Higher-than-anticipated interest rates on city-backed bonds is raising the long-term cost of a new El Paso ballpark by $17 million, as the City Council approved the deal yesterday.
City officials had anticipated a rate of 5 percent for nontaxable bonds and and 5.75 percent for taxable bonds. That didn’t attract any bond buyers, so the city was forced to accept terms of 6.5 percent for nontaxable bonds and and 7.25 percent for taxable bonds. That’s based on a project cost of $60.8 million and a maturity date of December 2045.
No one, including those who ended up voting for a new bond rates, was happy. From the El Paso Times:
Mayor Oscar Leeser, acting as chairman of the El Paso Downtown Development Corp., voted in favor of the change along with city Reps. Cortney Niland, Ann Morgan Lilly, Michiel Noe, Larry Romero and Emma Acosta. Leeser has the authority to vote as a member of the corporation, unlike in his role of mayor where he can only vote to break ties.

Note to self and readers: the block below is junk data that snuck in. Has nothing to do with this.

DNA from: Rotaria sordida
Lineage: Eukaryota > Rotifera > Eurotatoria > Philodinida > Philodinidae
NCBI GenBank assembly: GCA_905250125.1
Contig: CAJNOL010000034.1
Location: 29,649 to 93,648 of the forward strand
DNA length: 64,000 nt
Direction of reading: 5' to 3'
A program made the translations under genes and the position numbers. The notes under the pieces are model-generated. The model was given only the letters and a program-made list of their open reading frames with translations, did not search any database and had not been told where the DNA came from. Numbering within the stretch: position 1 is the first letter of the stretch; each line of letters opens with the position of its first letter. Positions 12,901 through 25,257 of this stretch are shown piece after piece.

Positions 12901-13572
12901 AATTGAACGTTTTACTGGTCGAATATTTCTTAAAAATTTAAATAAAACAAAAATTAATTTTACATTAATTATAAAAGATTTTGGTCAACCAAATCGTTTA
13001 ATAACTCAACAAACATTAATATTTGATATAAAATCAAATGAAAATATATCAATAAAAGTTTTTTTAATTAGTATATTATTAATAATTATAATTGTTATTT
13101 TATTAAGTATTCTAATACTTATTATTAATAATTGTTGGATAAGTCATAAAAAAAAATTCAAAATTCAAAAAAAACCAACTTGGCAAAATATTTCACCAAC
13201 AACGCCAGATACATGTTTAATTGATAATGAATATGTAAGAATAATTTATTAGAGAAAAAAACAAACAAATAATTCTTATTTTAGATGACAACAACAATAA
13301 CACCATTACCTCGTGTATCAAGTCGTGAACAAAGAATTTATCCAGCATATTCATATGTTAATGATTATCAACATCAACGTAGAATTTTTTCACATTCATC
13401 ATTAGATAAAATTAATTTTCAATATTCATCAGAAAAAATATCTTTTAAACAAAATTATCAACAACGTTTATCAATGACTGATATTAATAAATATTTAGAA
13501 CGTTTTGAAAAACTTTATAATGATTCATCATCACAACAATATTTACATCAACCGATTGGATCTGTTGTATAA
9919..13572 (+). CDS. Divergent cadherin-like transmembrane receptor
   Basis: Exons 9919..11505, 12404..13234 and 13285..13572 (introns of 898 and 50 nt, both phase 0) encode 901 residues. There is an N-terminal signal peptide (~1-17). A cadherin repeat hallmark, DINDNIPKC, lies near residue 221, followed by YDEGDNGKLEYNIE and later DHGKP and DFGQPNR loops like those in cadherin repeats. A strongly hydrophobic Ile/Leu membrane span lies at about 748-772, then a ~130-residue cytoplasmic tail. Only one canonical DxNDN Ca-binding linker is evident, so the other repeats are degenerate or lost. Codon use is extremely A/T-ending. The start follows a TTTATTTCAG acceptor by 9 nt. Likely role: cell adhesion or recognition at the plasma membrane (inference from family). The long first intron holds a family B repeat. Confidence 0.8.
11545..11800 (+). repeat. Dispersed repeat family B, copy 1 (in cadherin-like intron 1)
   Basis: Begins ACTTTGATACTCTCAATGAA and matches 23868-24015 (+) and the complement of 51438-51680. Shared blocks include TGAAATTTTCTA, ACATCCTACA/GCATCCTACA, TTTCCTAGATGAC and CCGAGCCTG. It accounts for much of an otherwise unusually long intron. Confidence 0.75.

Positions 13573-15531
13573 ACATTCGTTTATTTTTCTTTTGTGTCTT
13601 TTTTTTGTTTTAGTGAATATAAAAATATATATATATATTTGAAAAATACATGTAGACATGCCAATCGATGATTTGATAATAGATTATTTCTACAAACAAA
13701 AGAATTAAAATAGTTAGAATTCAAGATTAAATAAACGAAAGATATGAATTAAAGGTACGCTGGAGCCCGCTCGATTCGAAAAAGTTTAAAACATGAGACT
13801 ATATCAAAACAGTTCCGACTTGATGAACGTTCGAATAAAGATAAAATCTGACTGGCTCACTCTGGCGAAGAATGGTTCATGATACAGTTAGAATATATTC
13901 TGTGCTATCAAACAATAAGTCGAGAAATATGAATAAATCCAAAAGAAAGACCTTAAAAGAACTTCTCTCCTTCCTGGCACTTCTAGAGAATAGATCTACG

“I hated the process,” Leeser said about the way the previous City Council handled the development of the $60.2 million Triple-A baseball stadium now under construction where the former City Hall building once stood. “It’s the worst process I’ve ever seen in my life. (But) it’s time to move forward, and unfortunately, we’re where we are at.”
Niland, saying she was disappointed the market isn’t what was expected just a few months ago, said the deal had to get done to complete the ballpark.
The increased costs may have ripple effects throughout the city budget, as general funds may be used to cover debt service in coming years.
The new ballpark is slated to open next season as home of the relocated Tucson Padres (Class AAA; Pacific Coast League).
Rendering courtesy Populous.
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